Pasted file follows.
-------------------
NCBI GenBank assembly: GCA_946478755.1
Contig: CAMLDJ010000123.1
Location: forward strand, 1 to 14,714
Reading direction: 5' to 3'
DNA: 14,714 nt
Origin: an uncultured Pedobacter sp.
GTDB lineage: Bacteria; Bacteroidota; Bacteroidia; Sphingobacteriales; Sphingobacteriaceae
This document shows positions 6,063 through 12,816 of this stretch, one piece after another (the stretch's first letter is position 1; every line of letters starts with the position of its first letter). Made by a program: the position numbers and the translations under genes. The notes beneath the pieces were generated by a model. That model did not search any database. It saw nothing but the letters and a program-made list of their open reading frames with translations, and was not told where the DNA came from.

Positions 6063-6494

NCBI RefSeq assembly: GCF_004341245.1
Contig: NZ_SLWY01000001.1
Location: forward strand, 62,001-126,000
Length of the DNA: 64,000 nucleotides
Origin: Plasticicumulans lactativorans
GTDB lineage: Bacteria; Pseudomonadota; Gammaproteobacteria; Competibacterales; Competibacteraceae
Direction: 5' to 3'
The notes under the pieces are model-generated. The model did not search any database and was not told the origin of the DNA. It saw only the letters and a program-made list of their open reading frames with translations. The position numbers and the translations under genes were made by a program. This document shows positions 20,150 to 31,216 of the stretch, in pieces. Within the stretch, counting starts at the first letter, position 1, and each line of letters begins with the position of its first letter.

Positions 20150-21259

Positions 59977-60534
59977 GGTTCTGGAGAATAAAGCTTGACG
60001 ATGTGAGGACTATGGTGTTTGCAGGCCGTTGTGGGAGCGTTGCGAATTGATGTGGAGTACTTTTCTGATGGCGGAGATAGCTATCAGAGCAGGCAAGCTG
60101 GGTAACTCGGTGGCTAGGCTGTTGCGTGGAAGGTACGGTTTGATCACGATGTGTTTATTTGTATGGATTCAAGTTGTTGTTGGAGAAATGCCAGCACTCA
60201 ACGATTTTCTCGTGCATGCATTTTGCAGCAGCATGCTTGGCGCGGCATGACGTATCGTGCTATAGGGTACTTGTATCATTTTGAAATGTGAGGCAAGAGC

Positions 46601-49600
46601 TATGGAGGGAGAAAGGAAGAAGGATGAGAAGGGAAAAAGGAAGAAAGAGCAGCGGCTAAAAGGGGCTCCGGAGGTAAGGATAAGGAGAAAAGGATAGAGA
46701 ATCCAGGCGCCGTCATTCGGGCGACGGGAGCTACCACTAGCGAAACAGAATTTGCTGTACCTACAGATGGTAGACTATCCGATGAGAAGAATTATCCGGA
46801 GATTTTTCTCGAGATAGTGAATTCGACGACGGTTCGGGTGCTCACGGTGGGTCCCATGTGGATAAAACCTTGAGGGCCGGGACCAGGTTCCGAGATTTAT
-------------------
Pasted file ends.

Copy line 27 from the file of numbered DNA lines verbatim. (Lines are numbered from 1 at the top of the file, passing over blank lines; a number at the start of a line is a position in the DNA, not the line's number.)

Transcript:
46801 GATTTTTCTCGAGATAGTGAATTCGACGACGGTTCGGGTGCTCACGGTGGGTCCCATGTGGATAAAACCTTGAGGGCCGGGACCAGGTTCCGAGATTTAT